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Israeli Democracy's Decline: A Matter of Conscience

3 April 2002

More than 350 combat officers and soldiers from the Israeli reserve forces recently declared that they are no longer willing to serve in the occupied territories; they will not be partners to the war crimes and atrocities that the Israeli army is carrying out there. If these reserve soldiers refuse to serve, they may be court-martialed and imprisoned. Their stand spurred a movement of citizens who support these conscientious objectors and who call on other soldiers to join them.

Although there have always been lone pacifists in Israel, or selective conscientious objectors unwilling to serve in the occupied territories, until now the phenomenon has been marginal and has never instigated public debate.

This time things are different. Because of the greater number objectors and the current context of escalating Palestinian terrorism and Israeli state terrorism in response, the soldiers' declaration has awakened wide public opposition.

The principal claims against the soldiers are that they are breaching legal orders of a democratic regime, and that they are not motivated by conscience but represent an ideological minority that wants to impose its desires on the majority. But these claims ignore the wider political context.

Today in Israel, there is no greater moral or democratic act than refusing to serve in the occupied territories. Those who claim that conscientious objection is rooted in ideological and political motivations are correct, because the military oppression of the Palestinians is at the heart of the issue. Conscientious objection is necessary to restore the democratic regime in Israel by repairing the foundations of legitimacy on which Israel is founded.

Since 1967 Israel has ruled directly, and since 1994 indirectly, over millions of Arab residents who lack all civil rights and the most basic human rights. As this situation has been institutionalized, Israel has ceased to be a democratic state and has become a Herrenvolk democracy - a regime in which citizens enjoy full rights and non-citizens have none. The laws of Israel have become the laws of a master people and Israeli morality the morality of lords of the land.

The reality is that in every matter that benefits Israel, residents of the territories are part of the state; but in every matter that does not benefit Israel, they are outside the state. Israel is a polity with a double legal system, a double rule and a double morality.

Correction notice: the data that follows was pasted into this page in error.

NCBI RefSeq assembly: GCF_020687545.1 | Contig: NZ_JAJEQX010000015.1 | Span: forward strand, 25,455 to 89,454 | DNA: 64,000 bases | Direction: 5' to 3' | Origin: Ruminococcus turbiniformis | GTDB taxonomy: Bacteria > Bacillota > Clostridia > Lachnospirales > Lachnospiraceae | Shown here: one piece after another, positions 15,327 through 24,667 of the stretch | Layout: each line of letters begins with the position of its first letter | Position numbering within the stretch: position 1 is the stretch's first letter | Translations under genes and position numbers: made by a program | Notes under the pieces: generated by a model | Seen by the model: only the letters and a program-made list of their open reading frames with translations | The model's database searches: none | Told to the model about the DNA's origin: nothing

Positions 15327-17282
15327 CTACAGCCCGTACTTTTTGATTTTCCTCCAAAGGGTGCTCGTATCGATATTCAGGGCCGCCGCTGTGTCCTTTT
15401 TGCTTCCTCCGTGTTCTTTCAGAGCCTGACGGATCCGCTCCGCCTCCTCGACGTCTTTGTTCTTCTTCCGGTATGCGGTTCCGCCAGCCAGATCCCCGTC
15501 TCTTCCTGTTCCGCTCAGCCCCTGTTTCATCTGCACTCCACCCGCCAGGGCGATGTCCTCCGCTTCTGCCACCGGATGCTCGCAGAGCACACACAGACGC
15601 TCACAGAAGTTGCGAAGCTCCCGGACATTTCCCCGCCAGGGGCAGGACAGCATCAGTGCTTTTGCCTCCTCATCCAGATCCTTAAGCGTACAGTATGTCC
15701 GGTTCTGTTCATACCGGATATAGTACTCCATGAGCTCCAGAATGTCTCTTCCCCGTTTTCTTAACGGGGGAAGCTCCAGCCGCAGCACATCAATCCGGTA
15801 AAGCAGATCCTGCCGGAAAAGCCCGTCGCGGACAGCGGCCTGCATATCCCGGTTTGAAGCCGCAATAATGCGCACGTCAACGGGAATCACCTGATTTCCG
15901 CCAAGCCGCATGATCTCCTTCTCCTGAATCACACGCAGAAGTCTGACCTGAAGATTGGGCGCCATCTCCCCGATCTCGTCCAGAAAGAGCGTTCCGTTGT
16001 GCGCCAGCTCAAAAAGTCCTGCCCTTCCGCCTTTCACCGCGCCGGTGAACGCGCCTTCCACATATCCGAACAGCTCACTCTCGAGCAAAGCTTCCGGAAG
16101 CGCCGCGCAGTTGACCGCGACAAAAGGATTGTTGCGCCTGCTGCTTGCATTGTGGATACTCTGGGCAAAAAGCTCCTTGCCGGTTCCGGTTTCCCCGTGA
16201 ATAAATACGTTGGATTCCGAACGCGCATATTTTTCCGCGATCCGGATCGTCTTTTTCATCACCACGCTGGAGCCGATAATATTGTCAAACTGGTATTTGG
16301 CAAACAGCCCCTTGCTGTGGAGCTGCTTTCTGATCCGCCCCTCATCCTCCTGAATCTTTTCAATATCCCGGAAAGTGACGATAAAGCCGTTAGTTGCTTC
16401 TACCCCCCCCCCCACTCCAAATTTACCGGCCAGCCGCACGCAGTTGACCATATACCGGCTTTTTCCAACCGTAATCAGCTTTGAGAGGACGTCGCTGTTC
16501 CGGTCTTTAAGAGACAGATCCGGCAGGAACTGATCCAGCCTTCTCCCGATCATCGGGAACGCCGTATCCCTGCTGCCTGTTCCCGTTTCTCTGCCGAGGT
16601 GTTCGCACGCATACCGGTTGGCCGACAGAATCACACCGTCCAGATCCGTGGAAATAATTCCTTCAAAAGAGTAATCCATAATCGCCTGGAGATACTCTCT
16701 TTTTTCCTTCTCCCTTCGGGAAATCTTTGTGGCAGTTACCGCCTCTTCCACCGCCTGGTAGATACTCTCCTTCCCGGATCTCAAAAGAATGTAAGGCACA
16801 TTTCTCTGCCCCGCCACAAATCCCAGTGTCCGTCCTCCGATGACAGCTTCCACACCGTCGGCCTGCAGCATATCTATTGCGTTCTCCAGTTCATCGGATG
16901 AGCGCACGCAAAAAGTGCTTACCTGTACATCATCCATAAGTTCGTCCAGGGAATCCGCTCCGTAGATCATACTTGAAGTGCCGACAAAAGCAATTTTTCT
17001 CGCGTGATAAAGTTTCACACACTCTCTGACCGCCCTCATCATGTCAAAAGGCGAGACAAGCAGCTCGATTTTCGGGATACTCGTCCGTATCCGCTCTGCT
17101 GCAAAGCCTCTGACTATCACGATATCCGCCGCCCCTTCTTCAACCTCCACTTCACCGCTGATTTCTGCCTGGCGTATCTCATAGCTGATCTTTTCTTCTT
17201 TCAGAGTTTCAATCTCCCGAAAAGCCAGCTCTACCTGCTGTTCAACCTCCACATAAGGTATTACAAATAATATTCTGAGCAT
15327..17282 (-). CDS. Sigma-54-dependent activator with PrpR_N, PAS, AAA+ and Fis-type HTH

In this context, conscientious objection undermines all the logic of a regime that claims, in the name of democracy, the obligation of obedience to its laws in precisely the same domain in which it is clearly undemocratic.

The general attitude in Israel toward conscientious objection is not merely an isolated misunderstanding of the phenomenon itself but is part of the militaristic and colonial political culture. Thus there has never been a genuine peace movement in Israel which has deserved to be called such.

The power of the settler minority to set Israel's national agenda, and most importantly to establish seemingly irreversible facts on the ground, stems from the willingness of settlers to take personal risks by sacrificing personal and family life on an ideological altar.

Most "peace camp" members, however, have been armchair revolutionaries, unwilling to make personal sacrifices. This does not make their ideas less valid, but it does make them empty of power and political efficacy.

A striking example of this phenomenon is the extra-parliamentary working arm of the Labor and Meretz parties, the Peace Now movement. When this organization refuses to adopt the idea of conscientious objection in the name of a democracy that does not exist, and from fear of leaving the national consensus, it ceases being a peace movement and becomes a collaborator with the occupying regime, granting it a legitimacy that no political body from the right would be able to grant them.

Baruch Kimmerling, Professor of Sociology, Hebrew University of Jerusalem
Published in the International Herald Tribune © 2002 the International Herald Tribune

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